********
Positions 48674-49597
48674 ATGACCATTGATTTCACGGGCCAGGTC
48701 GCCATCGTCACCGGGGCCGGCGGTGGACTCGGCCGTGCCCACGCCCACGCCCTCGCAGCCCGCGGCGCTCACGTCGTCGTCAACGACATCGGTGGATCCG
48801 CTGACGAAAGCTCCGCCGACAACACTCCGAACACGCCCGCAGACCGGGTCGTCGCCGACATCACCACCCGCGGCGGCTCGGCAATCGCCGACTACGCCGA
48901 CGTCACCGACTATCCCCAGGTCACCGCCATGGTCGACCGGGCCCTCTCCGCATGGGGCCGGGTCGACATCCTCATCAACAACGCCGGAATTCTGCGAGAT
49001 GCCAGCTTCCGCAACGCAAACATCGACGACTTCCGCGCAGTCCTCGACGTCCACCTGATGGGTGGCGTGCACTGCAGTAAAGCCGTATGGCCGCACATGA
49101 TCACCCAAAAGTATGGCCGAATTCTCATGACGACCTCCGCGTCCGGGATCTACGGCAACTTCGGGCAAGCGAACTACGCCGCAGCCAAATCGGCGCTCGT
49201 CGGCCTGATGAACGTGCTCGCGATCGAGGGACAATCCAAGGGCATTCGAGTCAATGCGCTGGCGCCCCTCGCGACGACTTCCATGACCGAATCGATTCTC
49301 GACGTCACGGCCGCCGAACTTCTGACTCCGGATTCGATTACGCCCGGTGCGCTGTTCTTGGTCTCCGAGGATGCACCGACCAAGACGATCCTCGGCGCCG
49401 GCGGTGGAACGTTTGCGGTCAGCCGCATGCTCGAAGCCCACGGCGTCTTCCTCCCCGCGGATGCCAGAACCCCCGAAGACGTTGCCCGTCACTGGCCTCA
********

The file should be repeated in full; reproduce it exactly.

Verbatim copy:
Positions 48674-49597
48674 ATGACCATTGATTTCACGGGCCAGGTC
48701 GCCATCGTCACCGGGGCCGGCGGTGGACTCGGCCGTGCCCACGCCCACGCCCTCGCAGCCCGCGGCGCTCACGTCGTCGTCAACGACATCGGTGGATCCG
48801 CTGACGAAAGCTCCGCCGACAACACTCCGAACACGCCCGCAGACCGGGTCGTCGCCGACATCACCACCCGCGGCGGCTCGGCAATCGCCGACTACGCCGA
48901 CGTCACCGACTATCCCCAGGTCACCGCCATGGTCGACCGGGCCCTCTCCGCATGGGGCCGGGTCGACATCCTCATCAACAACGCCGGAATTCTGCGAGAT
49001 GCCAGCTTCCGCAACGCAAACATCGACGACTTCCGCGCAGTCCTCGACGTCCACCTGATGGGTGGCGTGCACTGCAGTAAAGCCGTATGGCCGCACATGA
49101 TCACCCAAAAGTATGGCCGAATTCTCATGACGACCTCCGCGTCCGGGATCTACGGCAACTTCGGGCAAGCGAACTACGCCGCAGCCAAATCGGCGCTCGT
49201 CGGCCTGATGAACGTGCTCGCGATCGAGGGACAATCCAAGGGCATTCGAGTCAATGCGCTGGCGCCCCTCGCGACGACTTCCATGACCGAATCGATTCTC
49301 GACGTCACGGCCGCCGAACTTCTGACTCCGGATTCGATTACGCCCGGTGCGCTGTTCTTGGTCTCCGAGGATGCACCGACCAAGACGATCCTCGGCGCCG
49401 GCGGTGGAACGTTTGCGGTCAGCCGCATGCTCGAAGCCCACGGCGTCTTCCTCCCCGCGGATGCCAGAACCCCCGAAGACGTTGCCCGTCACTGGCCTCA